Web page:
Girls in Action! The Swat Project, Pakistan
Here is a brief report by Carlo Alberto Pinelli on the “Girls in Action!” course that was held in August.
“The course to teach a group of Swat girls the basics of outdoors activities (combining rock climbing, hiking, trekking, environmental protection, history and culture) came about thanks to an agreement between the Asian Desk of Mountain Wilderness International and the Swat Public School (SPS) and College in Mingora, one of the largest educational institutions in the Khyber Pakhtunkhwa region. The architect of the agreement was journalist Fazal Khaliq, also from Mingora, who managed to win the full support of the dean of the college, Prof. Munawar Shah.
The twenty female trainees of the course were aged between 15 and 25. Six came from the Medical College campus. An active role was also played by five teachers of SPS, who acted as assistants and facilitators and were very helpful especially in the interaction with the parents of the trainees. The agreement envisaged only female trainers, and the presence of three men, i.e. Carlo Alberto Pinelli, Fazal Khaliq and Prof. Irfan Ullah was accepted as they were external organisers.
Mountain Wilderness was fortunate enough to be able to count on a small team of highly experienced female volunteer trainers, who worked with immense generosity throughout the course, arousing the enthusiasm of their trainees. They were: Joan Summer, Canadian but living in Italy, expert in trekking and everything to do with this discipline; Giuliana Pagliari, Italian, national climbing instructor, who also gave orientation and map reading lessons; Patrizia Romagnolo, Italian, national mountaineering instructor, and Concep Mirò, Catalan, mountaineer from Mountain Wilderness Catalunya, who gave lessons in mountain conservation and environmental protection.
Actually, the trainers immediately worked as a team, with great sinergy, each crossing the boundaries of their subject matter and complementing each other. Besides, lessons on the Buddhist art of Gandhara were given by Moizza Elahi, a Pakistani professor from Lahore, one of which took the trainees to one of the most interesting Buddhist monuments in Swat. Two introductory lessons were given by Carlo Alberto Pinelli, in charge of the Asian Desk of Mountain Wilderness International, and Afzel Sherazi, president of the Pakistani chapter of Mountain Wilderness.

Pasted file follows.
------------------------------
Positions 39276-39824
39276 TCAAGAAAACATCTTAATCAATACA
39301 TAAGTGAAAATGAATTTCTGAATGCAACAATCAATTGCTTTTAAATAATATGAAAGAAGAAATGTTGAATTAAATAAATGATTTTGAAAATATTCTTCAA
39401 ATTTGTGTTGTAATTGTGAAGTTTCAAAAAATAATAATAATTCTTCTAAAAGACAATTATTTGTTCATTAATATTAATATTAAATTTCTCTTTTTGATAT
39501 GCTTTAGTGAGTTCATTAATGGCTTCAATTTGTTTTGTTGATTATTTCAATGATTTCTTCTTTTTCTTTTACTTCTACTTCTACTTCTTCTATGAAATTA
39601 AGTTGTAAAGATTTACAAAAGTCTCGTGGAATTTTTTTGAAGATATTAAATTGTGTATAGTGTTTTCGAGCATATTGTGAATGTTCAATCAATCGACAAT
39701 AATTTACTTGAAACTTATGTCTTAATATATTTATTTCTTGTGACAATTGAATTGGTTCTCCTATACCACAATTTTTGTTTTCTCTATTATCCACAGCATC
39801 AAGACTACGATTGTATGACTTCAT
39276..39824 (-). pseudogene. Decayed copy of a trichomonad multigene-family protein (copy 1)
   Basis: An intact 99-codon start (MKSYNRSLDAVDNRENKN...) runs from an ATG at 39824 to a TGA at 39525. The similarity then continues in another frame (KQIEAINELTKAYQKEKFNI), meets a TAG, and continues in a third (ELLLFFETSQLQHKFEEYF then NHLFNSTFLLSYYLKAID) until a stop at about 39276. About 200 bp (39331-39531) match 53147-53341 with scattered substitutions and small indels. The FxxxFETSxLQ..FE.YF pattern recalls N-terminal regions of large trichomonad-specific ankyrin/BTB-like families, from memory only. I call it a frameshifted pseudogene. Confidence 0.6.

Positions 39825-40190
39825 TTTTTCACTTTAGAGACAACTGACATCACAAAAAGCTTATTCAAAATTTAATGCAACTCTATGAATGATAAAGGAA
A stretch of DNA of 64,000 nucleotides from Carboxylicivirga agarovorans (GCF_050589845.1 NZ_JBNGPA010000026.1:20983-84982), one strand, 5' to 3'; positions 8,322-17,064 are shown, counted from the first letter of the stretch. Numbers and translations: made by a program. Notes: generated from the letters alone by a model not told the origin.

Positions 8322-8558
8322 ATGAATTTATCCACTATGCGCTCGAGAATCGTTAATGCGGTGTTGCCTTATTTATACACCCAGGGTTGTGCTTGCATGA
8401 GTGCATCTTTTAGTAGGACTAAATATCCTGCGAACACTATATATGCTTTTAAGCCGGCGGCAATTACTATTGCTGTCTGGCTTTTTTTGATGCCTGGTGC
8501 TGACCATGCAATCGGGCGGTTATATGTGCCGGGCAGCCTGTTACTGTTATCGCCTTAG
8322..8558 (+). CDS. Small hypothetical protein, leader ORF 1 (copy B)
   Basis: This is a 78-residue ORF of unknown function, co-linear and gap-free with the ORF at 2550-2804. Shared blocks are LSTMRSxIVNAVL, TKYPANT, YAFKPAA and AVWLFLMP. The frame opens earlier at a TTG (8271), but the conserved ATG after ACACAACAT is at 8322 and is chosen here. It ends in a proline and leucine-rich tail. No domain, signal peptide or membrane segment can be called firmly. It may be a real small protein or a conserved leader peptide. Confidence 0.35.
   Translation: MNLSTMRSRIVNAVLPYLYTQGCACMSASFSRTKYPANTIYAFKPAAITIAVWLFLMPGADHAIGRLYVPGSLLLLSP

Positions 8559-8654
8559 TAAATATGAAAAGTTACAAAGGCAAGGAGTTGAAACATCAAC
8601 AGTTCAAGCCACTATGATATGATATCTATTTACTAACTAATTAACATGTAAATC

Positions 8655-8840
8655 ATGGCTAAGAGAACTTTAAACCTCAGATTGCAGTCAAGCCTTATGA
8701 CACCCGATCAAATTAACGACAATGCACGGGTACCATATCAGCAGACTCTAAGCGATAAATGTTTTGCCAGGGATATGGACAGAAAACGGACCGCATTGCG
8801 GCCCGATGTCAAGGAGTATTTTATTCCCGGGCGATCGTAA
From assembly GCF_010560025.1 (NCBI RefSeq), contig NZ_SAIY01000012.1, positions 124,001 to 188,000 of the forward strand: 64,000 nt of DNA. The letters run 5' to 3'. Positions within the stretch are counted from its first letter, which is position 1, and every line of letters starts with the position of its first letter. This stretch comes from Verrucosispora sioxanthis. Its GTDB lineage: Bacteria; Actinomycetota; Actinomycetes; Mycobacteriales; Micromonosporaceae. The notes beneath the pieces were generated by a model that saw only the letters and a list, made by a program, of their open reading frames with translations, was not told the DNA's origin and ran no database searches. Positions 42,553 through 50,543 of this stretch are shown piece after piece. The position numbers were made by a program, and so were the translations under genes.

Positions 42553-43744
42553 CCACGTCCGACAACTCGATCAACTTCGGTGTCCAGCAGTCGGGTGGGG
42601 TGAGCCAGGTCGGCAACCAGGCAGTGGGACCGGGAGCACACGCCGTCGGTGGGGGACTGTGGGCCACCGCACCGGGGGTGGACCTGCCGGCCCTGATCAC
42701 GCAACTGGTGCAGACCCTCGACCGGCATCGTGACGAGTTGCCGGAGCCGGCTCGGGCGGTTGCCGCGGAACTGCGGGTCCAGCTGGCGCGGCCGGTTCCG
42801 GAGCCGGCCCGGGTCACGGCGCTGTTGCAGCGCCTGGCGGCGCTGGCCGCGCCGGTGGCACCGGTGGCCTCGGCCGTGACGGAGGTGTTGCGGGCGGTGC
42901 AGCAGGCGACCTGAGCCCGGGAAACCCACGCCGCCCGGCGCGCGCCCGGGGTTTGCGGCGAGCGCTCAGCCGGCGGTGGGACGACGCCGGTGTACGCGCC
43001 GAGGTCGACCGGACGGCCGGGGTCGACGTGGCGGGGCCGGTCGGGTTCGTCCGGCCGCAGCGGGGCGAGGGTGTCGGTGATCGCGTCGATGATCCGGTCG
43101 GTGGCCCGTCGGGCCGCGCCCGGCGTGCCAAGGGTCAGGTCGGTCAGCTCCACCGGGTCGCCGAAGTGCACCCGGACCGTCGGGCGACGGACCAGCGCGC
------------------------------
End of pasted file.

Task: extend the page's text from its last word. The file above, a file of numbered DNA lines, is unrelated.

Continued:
Most of the training took place just before the region was devastated by the floods (August 21-28). Actually, a final hike had been planned from Kalam (2,000 m a.s.l.) towards the northern slopes of Mount Mankial (5,700 m), on a real mountain trail of rare beauty, with an altitude difference of 600 m, but the devastating floods that swept away homes and hotels in Kalam, destroyed everything on their path and killed so many people, forced us to cancel it.
The ceremony for the awarding of certificates was a great success. After the course had officially ended, in order to give the trainees a chance to experience a hike and a night in a tent, Mountain Wilderness and SPS organised a further informal hike, on a fairly demanding route up to an aerial ridge of the central Swat hills, with enormous overhanging boulders and traces of very ancient paintings.
We do not rule out the possibility of holding an advanced course next year, to give the trainees a more solid grounding in the subjects.”
What is The Swat Project?
The above course took place within the framework of The Swat Project. This project started 2018 and envisages three stages: the first aims at training young local people as eco-friendly medium-mountain guides, organisers of hikes and small peak expeditions, and as nature rangers for Pakistani and foreign tourists. The second stage aims to collect information, pictures and drawings by hiking and climbing parties for the publication of a paper guidebook, explaining the hiking and mountaineering potential of the region, with a view to protecting the environment, conserving mountains, developing local economy and respecting local traditions and culture. Hiking and climbing parties consist of mountaineers from Europe and elsewhere, as well as locals who have been trained in the previous stage. The third stage envisages the establishment of a national park, which we hope will become a reality.
The first trainings were successfully held in August 2018. Since then, several environmentally friendly mountaineering courses were held. The first expeditions to explore hiking and mountaineering routes and trails were held in 2019. In 2020, due to the COVID-19 pandemic, we had to temporarily suspend activities, for everyone’s safety. In 2021 we resumed our project activities: hikers and mountaineers explored three routes. This year more routes were explored and more peaks were summited.